“Better to have written a lousy ballet than to have composed no ballet at all.”
– Steven Pressfield
This past Summer, I attended an incredible conference hosted by Pete Mackey and our friends at Mackey Strategies. In addition to bringing home numerous nuggets of wisdom and strategic value to my own day-to-day professional practice, Pete recommended a series of books – all of which I purchased immediately.
Fast forward several months later, and I’ve only had time to read one of them. And yes…it happens to be the shortest. 98 pages to be precise. In fact, unlike most books, this one only took me less than an hour to read.
It was unlike any book I’ve ever read. It actually read more like an inspiring anthem.
In Do The Work, Steven Pressfield addresses the primary obstacle that creators of all types—writers, artists, entrepreneurs—face: Resistance. He describes Resistance as the internal and external forces that prevent individuals from achieving their true potential.
A few key points of summary that I found most useful:
Understanding Resistance: Pressfield posits that Resistance is universal. It’s a force, born out of fear, that manifests every time we consider embarking on a new project, endeavor, or change. It’s the voice in our head discouraging us, distracting us, telling us to give up, or insisting that we’re not good enough.
Start Before You’re Ready: One of Pressfield’s most notable pieces of advice is to begin before you feel prepared. Waiting for the “right moment” or “inspiration” is often another form of Resistance that inhibits progress and creativity.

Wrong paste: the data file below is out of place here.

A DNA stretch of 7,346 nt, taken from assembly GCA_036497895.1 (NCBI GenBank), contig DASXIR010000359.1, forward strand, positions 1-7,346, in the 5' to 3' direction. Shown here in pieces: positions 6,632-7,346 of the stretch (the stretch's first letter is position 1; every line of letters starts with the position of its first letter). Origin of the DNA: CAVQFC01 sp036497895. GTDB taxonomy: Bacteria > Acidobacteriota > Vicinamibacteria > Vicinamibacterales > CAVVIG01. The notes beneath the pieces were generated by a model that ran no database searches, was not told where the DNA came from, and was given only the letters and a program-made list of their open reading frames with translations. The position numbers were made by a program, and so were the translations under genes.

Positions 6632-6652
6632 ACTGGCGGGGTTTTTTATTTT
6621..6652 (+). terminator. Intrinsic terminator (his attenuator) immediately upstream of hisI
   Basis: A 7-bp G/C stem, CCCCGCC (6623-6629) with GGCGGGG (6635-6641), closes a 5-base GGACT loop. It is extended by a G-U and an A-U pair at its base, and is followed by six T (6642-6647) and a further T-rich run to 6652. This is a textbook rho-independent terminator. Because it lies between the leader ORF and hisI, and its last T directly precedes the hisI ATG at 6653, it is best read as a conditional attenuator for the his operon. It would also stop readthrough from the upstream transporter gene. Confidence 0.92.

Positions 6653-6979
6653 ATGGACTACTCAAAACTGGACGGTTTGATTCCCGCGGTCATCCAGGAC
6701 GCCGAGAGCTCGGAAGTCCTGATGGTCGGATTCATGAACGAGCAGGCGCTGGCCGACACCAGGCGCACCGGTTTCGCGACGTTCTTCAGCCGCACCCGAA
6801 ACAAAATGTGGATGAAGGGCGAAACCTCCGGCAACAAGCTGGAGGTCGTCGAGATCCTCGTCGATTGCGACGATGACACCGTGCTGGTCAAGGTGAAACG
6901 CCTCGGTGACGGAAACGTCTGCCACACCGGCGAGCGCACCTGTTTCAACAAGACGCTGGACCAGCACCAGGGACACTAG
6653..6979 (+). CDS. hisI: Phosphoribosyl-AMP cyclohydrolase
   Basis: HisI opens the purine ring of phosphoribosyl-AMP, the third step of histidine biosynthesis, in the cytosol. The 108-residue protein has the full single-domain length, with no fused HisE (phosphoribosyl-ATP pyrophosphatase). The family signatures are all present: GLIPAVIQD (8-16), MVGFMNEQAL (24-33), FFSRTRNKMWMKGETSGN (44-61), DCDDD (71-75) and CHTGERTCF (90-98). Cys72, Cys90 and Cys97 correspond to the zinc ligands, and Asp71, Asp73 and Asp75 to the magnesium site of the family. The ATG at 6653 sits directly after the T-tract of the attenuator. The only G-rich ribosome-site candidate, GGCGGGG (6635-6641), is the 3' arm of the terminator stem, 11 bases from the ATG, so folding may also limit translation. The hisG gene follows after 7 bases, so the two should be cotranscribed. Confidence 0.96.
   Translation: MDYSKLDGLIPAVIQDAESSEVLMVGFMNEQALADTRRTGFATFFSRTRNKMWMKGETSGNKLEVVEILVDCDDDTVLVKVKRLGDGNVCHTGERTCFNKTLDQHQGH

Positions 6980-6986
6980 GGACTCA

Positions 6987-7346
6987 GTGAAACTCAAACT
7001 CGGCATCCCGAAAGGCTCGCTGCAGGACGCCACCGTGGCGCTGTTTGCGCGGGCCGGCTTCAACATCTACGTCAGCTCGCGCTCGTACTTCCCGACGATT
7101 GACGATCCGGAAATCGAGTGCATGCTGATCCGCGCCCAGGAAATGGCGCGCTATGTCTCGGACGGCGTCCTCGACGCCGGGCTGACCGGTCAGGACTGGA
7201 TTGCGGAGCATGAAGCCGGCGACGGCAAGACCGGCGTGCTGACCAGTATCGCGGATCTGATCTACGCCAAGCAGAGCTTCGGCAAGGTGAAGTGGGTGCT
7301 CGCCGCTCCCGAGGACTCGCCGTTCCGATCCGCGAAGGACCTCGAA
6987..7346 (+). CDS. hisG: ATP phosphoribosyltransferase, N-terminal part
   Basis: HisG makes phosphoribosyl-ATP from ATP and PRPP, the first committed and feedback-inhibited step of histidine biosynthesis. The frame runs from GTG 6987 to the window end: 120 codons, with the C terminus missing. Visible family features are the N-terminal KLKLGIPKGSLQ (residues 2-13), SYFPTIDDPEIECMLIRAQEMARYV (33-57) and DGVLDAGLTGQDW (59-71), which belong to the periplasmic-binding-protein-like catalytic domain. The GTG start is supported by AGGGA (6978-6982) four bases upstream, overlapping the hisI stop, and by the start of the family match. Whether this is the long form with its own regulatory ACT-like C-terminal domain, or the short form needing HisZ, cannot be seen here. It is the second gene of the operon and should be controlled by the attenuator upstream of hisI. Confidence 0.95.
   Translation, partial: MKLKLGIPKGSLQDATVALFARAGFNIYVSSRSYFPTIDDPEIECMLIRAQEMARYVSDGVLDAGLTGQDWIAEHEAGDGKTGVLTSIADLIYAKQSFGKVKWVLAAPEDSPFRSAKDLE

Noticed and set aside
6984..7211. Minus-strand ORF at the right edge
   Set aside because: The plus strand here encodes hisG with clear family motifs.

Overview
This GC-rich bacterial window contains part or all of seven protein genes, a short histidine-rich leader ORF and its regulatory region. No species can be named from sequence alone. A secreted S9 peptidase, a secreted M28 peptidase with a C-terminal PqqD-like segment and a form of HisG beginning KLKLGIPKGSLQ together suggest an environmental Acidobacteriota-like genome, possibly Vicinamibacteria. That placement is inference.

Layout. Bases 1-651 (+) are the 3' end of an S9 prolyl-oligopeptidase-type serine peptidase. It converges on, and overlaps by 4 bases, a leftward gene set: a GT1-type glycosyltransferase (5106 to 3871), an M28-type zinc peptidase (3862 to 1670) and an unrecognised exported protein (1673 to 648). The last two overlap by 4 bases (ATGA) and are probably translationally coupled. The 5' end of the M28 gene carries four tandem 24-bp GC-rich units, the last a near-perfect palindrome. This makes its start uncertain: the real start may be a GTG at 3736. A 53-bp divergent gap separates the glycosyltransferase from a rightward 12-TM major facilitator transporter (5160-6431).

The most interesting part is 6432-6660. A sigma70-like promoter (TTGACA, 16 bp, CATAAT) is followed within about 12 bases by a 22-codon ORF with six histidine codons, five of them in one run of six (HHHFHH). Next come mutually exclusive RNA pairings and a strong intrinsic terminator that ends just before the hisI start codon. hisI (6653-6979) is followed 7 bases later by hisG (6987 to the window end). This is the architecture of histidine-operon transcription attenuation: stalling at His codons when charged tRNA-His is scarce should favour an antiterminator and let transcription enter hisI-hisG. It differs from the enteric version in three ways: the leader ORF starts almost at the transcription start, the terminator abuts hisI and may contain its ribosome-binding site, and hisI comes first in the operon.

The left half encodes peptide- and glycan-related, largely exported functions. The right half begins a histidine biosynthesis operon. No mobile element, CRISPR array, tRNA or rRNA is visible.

Stay Committed: Once you start, the key is to stay on the project until it’s finished. Completing tasks creates momentum. Half-finished projects are often where Resistance hits hardest.
Think Big, But Start Small: Dreaming big is vital, but executing those dreams starts with small, actionable steps. Avoid getting bogged down by over-researching or over-planning.
Assistance & Allies: Just as there’s Resistance, there’s also Assistance. When we commit wholeheartedly to a project, the universe conspires to assist us. Recognizing and seeking allies, mentors, or collaborators can be a part of this assistance.
Stay Sovereign: The professional masters his or her craft without becoming emotionally attached to the results. This detachment allows one to weather failures and rejections, learning from them, and continuing to move forward.
Ship It: A key component of doing the work is completing it. Finishing and shipping a product is more valuable than striving for perfection. Resistance grows stronger the closer we get to the finish line, so it’s crucial to push through.
In essence, “Do the Work” serves as a battle plan to combat Resistance and achieve one’s creative and professional goals. By understanding the internal and external forces that often overpower us, we may better equip ourselves to fight procrastination through progress and complacency with conviction.